BOSTON — Record-breaking heat scorched sections of the Northeast for the second straight day Thursday, breaking multiple records from Vermont to Delaware and sending people flocking to beaches, pools and air-conditioned museums in an effort to stay cool.
The National Weather Service said at least eight temperature records across the country were broken Thursday and three others were tied.
In Vermont, temperatures soared to 97 degrees in Burlington, as well as in Georgetown, Del., and John F. Kennedy Airport in New York, where new records were set. Boston's Logan Airport hit a record-breaking 96 degrees.
On Wednesday, 66 weather stations across the nation broke or tied records, according to the National Oceanic and Atmospheric Administration.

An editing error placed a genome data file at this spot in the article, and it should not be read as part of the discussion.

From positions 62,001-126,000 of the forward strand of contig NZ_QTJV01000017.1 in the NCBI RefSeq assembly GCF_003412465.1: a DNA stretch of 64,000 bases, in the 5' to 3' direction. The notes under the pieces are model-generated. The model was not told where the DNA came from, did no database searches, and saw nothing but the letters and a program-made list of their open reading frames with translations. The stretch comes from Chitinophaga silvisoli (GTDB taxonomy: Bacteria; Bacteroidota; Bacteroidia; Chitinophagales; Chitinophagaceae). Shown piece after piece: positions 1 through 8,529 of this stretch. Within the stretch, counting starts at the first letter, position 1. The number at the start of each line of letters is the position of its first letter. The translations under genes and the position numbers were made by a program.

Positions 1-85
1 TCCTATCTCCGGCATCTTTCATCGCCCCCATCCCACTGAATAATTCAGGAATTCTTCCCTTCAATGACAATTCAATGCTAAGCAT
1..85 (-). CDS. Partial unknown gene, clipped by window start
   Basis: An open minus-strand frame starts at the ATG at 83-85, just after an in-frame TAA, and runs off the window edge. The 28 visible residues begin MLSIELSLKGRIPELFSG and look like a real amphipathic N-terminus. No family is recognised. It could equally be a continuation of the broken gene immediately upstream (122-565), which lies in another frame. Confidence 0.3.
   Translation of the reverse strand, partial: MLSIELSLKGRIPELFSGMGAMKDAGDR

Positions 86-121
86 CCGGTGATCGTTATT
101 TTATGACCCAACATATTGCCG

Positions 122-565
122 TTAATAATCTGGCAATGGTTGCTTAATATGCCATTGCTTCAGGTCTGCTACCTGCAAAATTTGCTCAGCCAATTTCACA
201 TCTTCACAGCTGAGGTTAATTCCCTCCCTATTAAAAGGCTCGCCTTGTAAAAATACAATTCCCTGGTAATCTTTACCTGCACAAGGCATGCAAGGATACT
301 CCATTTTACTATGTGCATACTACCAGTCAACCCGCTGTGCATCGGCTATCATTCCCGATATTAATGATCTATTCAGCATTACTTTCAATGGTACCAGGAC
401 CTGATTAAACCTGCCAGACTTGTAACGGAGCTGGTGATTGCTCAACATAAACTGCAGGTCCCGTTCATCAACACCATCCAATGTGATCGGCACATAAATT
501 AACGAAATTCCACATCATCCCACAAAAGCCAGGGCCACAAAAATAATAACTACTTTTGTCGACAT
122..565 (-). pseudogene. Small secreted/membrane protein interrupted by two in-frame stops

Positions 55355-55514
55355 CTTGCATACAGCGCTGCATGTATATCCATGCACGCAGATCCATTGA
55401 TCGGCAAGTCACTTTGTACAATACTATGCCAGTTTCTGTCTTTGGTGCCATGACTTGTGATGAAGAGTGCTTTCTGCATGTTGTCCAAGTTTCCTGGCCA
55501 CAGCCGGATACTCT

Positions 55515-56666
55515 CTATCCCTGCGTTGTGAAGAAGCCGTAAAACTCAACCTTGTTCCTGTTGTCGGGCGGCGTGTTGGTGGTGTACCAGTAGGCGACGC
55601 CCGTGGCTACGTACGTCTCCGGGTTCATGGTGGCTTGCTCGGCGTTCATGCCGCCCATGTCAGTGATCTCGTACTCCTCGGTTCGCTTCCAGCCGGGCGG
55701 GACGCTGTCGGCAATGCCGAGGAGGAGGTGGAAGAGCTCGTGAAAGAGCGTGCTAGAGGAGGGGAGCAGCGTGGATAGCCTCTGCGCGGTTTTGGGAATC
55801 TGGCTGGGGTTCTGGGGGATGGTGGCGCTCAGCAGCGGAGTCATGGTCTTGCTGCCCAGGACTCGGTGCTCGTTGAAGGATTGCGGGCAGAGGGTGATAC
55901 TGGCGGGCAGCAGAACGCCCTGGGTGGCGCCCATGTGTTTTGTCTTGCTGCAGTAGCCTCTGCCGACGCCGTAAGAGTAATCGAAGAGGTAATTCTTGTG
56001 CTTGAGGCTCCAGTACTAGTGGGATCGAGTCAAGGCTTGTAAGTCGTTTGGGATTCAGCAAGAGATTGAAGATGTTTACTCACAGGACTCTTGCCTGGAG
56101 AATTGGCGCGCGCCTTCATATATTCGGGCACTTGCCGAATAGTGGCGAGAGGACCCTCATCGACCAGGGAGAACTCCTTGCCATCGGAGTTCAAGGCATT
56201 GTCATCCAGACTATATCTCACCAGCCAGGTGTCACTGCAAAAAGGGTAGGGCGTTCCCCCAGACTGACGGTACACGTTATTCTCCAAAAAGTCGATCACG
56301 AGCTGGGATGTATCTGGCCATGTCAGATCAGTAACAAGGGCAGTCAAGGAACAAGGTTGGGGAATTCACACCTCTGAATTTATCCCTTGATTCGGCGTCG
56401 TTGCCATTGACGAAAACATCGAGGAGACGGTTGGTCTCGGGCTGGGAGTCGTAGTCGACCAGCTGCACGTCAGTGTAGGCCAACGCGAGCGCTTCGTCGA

Relief is on the way, according to Dave Unger, a NOAA forecaster. He said the East Coast will get a break from the extreme heat from a low pressure system and possible coastal storms that are expected to lower temperatures heading into the weekend.
Duluth flood damage assessed: City, county and state officials spent Thursday assessing damage after historic flash flooding in Duluth, Minn., while areas farther south continued to fight rising waters. The town of Moose Lake was described as "an island."
Gov. Mark Dayton, who toured flood-ravaged areas, said he was committed to providing state resources and would work to speed the process of getting appropriate federal aid. Duluth Mayor Don Ness estimated there was $50 million to $80 million in damage to the city's public infrastructure alone.
Nearly 80 roads around St. Louis County remained closed at midday.
Despite the extensive damage, no deaths or injuries were reported.